I tend to get fixated on the time, and when my kids aren't 'winding down' at the exact moment I think they should be to make the bedtime routine go smoothly, I can feel my uptightness and anxiety creeping in. My husband, on the other hand, is more of a Bandit type, and thinks rough-and-tumble playtime is the perfect thing to get the kids ready for a relaxing sleep. Chilli has to contend with Bandit's irritating Unicourse hand puppet, which is distracting Bluey and waking her up even more by getting her excited. 


Chilli perseveres, and by the end of the story, Bluey is yawning. Her method of getting Bluey to ignore the shenanigans of her dad and puppet and focus on the book worked, but there's also something to be said for taking a page out of Bandit's playful book and just being silly for a bit. After all, it's not the end of the world if the kids go to bed 30 minutes later than usual, is it?

LISTEN: In this episode of The Glorious Mess, Leigh and Tegan help and provide tips and tricks for making parenting (somewhat) easier. Post continues after the podcast.

Stop comparing yourself - and your kids - to others.

We all know that we shouldn't compare ourselves to others, and we've all heard the saying, "Comparison is the thief of joy". But when you're new to the parenting thing and aren't 100 per cent confident or sure about anything, it's easy to look to more experienced parents for guidance. When did your child first crawl? Say their first word? When should they start solids? When did they start sleeping through the night? (hahaha).

In season 2's Baby Race, Chilli is trying to teach Bluey a lesson about 'running your own race', and recounts the story of how Bluey first started walking. Bluey had excelled in rolling over at an early age, but was a little slower than her fellow mums group babies to crawl and walk. Naturally, Chilli thought there was something wrong with her mothering, and kept taking Bluey for check-ups to make sure she wasn't falling behind for her age group. 

I had similar concerns for my son, Miles. He did all the things he was 'supposed' to do by the usual age, but he wouldn't crawl, and his cruising along on furniture took a long time to progress to walking on his own. I took him to the doctor several times, worried about why he wasn't crawling, comparing him to my daughter Tyler who was off and walking weeks shy of her 1st birthday.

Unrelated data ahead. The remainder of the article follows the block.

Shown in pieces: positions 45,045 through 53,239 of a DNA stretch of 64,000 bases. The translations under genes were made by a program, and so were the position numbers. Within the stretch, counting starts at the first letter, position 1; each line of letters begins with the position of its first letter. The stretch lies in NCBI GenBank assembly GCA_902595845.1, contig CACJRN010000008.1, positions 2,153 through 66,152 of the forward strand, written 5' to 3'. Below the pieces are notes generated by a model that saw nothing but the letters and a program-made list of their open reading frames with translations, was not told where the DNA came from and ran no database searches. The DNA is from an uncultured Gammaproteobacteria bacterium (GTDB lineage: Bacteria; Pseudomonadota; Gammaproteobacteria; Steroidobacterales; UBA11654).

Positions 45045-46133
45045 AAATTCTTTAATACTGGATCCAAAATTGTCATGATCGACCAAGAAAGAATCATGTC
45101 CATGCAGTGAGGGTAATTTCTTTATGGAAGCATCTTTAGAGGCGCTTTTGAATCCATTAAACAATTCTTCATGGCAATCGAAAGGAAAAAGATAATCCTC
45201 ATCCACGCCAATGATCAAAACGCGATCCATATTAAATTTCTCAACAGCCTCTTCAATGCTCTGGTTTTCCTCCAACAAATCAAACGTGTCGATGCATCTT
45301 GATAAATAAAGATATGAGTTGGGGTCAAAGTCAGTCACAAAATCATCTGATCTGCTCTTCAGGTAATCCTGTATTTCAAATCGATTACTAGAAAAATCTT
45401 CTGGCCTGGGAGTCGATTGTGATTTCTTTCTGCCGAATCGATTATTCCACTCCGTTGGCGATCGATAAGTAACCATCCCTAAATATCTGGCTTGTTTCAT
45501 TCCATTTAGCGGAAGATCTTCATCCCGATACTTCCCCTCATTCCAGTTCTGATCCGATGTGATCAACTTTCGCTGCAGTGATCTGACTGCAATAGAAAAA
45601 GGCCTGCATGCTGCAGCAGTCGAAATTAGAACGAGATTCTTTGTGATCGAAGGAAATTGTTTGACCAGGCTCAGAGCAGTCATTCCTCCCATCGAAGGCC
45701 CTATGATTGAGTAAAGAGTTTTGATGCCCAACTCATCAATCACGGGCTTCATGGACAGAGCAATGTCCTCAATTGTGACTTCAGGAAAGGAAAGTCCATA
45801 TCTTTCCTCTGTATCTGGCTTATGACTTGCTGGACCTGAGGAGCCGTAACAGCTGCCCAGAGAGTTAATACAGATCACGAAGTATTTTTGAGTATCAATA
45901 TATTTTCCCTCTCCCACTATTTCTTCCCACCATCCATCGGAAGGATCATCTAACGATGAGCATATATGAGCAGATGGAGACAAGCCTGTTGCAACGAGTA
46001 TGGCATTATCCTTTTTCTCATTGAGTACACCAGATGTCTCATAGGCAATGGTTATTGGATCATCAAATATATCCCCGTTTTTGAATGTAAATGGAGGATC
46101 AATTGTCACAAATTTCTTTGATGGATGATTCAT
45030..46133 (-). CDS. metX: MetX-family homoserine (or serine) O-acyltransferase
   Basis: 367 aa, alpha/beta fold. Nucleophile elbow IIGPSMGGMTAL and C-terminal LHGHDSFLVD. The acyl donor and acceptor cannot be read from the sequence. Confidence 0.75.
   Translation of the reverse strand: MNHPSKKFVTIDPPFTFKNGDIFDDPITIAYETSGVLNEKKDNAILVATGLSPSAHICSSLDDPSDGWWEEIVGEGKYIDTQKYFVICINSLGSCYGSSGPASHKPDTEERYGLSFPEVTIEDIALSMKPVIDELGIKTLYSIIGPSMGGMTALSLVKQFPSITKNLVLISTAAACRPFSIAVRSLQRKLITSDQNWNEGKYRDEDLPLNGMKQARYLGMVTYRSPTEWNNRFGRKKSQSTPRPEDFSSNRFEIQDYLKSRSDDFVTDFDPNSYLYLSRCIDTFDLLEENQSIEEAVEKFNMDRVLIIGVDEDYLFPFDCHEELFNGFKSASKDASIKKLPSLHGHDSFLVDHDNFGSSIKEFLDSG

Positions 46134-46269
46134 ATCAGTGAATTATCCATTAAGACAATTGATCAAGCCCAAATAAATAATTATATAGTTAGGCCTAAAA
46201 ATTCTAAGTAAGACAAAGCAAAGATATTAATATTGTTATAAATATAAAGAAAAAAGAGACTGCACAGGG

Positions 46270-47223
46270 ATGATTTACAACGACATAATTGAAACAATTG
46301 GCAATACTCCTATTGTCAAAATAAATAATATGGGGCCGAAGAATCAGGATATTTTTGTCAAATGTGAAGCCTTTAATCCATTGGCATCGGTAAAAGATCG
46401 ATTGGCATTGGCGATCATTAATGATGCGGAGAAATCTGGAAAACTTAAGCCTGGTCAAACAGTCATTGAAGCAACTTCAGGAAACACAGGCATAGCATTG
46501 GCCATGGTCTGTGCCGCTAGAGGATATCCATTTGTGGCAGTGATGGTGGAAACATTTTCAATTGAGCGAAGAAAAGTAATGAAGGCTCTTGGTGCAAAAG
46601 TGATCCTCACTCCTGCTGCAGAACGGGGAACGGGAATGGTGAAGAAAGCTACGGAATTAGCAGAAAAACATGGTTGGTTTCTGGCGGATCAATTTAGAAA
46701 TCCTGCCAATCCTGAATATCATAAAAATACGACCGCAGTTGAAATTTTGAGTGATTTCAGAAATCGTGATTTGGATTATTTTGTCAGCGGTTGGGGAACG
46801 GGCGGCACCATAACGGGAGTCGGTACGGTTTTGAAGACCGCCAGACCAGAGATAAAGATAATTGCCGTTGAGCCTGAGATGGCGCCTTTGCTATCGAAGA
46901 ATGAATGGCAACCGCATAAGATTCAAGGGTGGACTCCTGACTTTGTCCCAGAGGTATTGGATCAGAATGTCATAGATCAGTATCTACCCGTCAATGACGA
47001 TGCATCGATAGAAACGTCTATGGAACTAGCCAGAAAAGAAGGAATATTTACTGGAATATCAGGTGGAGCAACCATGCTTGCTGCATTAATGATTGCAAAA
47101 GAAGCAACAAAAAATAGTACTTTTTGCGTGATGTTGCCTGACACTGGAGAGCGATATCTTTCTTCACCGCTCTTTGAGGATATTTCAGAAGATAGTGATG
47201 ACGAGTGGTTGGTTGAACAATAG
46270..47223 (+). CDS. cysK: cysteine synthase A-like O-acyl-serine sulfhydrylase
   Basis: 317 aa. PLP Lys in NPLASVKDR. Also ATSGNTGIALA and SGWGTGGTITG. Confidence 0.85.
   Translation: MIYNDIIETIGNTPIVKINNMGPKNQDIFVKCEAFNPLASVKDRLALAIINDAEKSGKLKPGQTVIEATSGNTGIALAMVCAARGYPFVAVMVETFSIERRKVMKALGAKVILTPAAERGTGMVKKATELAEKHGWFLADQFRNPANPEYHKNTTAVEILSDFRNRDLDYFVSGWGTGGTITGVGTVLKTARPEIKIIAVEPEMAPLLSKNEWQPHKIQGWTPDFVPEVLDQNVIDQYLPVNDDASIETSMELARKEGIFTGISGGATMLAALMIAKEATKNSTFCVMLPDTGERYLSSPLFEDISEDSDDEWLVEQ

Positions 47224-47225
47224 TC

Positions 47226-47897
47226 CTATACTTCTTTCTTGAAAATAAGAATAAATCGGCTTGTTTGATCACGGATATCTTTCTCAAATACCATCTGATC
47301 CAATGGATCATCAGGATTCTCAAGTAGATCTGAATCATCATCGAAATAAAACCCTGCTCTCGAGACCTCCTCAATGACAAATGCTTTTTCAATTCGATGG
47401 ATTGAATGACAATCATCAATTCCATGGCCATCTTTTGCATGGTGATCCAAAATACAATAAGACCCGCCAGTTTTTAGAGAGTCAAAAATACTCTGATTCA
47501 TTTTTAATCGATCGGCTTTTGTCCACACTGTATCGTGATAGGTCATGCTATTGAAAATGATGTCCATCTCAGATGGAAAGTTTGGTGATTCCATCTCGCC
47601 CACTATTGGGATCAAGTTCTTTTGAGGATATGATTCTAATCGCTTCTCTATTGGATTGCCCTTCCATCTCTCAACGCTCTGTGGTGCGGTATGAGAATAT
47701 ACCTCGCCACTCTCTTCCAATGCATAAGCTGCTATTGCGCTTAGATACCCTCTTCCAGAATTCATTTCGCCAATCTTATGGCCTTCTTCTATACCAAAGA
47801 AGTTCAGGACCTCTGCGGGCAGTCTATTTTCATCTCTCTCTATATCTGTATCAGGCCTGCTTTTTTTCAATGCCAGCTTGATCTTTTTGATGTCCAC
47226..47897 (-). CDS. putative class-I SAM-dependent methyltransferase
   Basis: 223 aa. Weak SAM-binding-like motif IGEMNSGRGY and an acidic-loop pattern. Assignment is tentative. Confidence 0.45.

I took my son to a baby physio. I spoke to more and more parents who told me stories of how their baby skipped crawling altogether, which gave me some comfort. Miles finally started walking at 15 months, and since then, he hasn't stopped walking, running, climbing and jumping. 

Looking back, I could have saved myself unnecessary concern and worry if I'd just listened to Chili's words: everyone runs their own race.

We don't have to cover our kids in cotton wool. 

Remember the old pass the parcel, when the music stopped randomly on a child and only the last person got the big prize? Well, that's not how it's played nowaways, and in Pass the Parcel, Lucky's dad Pat is appalled to see the new way of playing, where every layer has a present so no kid feels left out.

As parents, we're constantly worrying about our children's feelings. We don't want them to feel upset or left out, and we'll do whatever we can to avoid them feeling that way. But maybe there's something to be said for letting them experience a bit of disappointment, in letting them understand that not everyone gets everything in this life? 

When it comes to his kid's party, Pat wants to play the game "the proper way". The kids are resistant at first: no one likes the idea of going home without a prize. But eventually they see that this way can be fun, and they learn the importance of sharing with others - and that not everything has to be a competition in life.

Image: BBC Culture.